Planning our trail, Phil and I had decided that the most important thing would be to tell a clear, engaging story. The characters needed to be believable, and they needed to have realistic experiences performing real-world tasks with Salesforce.

The rest of the Sales Wave trail fell into place easily. But the unit on the configuration wizard was tough. I thought we had to explain a lot or we’d be doing our customers a disservice. He thought the explanations slowed down the narrative. We went back and forth until Phil said one afternoon as we reviewed my latest draft, “Maybe you don’t need to tell people everything you know about Sales Wave. Maybe we just need to let people have a little quick success.”

“Maybe you don’t need to tell people everything you know about Sales Wave. Maybe we just need to let people have a little quick success.”

With that guidance, I went back to my desk and thought about the customer’s experience. How could I give them just what they needed, so they could take that knowledge and run with it? How could I help them be successful quickly so they’d want to explore deeper on their own? I ended up going through the wizard a couple of times, the first time accepting all the default answers, the second making just a couple different selections. I took before and after screenshots showing the difference those few selections made to the resulting dashboards. Then I wrote up the process for customers to follow so they could try it out quickly and see for themselves.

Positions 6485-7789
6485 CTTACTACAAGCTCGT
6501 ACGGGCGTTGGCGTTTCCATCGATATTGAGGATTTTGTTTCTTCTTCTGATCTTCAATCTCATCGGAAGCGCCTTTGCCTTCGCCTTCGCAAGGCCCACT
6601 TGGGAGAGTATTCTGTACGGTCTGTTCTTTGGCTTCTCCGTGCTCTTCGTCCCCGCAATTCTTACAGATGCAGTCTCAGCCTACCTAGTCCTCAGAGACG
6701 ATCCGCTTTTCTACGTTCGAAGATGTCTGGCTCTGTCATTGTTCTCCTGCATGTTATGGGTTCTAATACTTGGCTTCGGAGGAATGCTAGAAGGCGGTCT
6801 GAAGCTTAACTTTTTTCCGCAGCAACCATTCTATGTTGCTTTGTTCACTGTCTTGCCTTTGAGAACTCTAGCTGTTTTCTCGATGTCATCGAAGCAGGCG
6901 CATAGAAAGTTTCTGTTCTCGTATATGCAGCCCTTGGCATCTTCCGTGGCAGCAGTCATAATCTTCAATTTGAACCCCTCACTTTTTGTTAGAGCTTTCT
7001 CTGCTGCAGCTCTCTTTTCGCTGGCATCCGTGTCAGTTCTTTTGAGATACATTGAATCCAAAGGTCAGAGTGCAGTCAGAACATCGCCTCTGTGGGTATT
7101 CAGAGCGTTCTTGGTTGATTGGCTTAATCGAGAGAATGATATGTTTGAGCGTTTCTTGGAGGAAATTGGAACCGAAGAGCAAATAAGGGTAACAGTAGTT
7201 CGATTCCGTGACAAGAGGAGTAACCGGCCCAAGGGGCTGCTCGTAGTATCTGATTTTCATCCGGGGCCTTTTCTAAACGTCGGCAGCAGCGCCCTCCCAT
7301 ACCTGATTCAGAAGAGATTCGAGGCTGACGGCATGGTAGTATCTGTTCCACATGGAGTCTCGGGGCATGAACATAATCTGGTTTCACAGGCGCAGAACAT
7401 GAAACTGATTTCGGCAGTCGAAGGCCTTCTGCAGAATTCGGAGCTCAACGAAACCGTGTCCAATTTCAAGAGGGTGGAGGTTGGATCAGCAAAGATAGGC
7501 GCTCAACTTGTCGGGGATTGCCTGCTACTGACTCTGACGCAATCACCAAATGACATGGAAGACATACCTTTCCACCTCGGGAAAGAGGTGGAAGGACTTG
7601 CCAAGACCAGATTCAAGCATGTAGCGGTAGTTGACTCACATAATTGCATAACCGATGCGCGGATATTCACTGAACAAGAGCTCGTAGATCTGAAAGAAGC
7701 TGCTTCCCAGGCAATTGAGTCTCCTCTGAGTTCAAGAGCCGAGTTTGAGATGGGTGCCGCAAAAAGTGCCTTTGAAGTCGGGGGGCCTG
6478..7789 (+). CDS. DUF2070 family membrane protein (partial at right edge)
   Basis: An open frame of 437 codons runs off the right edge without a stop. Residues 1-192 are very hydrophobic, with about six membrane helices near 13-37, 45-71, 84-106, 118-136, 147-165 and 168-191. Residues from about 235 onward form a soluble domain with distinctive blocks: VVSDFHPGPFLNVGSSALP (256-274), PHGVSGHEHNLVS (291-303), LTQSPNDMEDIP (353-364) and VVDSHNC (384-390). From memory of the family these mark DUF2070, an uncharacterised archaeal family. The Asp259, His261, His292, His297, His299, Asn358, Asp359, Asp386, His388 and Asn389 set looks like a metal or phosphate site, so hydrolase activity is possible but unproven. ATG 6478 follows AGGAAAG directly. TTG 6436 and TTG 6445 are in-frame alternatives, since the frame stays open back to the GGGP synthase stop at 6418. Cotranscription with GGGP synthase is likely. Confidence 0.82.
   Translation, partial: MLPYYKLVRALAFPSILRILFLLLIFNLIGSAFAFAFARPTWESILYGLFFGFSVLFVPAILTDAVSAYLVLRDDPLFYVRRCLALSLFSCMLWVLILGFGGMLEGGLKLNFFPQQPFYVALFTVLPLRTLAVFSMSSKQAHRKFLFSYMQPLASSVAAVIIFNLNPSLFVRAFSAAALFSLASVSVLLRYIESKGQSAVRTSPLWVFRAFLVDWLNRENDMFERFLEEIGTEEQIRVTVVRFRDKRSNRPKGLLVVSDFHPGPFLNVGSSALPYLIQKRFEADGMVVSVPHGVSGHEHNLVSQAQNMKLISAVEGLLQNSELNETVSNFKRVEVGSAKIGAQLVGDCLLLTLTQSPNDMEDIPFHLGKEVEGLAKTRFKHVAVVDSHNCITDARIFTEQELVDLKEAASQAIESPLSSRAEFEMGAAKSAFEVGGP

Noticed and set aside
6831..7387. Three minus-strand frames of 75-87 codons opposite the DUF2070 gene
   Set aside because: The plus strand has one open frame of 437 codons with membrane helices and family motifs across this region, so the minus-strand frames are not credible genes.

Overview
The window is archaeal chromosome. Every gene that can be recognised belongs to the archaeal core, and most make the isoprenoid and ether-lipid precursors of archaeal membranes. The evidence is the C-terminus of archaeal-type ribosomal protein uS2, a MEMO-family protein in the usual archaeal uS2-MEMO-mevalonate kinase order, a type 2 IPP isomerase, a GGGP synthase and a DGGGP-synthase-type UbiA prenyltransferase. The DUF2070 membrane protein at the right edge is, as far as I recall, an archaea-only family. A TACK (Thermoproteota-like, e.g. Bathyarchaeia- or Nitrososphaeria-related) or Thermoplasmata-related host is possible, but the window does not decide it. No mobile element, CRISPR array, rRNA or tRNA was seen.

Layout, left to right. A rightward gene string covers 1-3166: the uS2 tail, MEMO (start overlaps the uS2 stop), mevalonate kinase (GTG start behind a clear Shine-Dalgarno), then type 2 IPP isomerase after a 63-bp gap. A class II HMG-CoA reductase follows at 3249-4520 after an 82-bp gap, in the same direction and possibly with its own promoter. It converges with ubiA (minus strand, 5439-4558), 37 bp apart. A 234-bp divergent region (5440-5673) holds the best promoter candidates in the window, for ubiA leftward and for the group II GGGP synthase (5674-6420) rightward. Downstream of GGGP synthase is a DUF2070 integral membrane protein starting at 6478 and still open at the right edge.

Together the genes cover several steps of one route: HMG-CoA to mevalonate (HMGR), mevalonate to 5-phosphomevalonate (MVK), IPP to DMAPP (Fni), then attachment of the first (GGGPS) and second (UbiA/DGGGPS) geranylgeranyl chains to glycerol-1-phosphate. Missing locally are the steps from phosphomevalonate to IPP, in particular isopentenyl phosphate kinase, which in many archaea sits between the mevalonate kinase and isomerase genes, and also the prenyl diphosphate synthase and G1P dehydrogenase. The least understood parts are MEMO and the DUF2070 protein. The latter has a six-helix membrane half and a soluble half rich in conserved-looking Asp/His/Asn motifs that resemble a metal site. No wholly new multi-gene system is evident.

And that seemed to do the trick. Phil liked it, and that’s what made it into the Trailhead module you can see today.

that’s one good looking badge

That lesson has stayed with me. Later, when writing other Trailhead modules, I’d get stumped trying to explain the technology.

I’d stop myself and think about the reader’s experience — and the customer’s experience using the technology.

Forgetting all the daily scrum meetings, all the product specs, the user stories, the prototypes, and engineering demos of new features. Looking closely at what a person might experience using the software, and what might make it useful and appealing to them. And then writing for that experience.

What had I done? Described the customer’s experience, not what I knew to be in the product. A lot like what that drawing teacher had told me so long ago.

Paul has written stuff for a long time, technical and otherwise. He’s been a proud member of the Salesforce Wave Analytics docs team for the past couple of years.

Interested in learning more? Come to our session at Dreamforce and learn how to write the Trailhead way.
How to Write the Trailhead Way
* Tuesday, October 4; 2:30–2:50pm PT
* Moscone West, Admin Meadow Theater
Can’t make it in-person? The session won’t be streamed, but we’ll be posting the materials afterward on the Success Community in the
Trailhead group.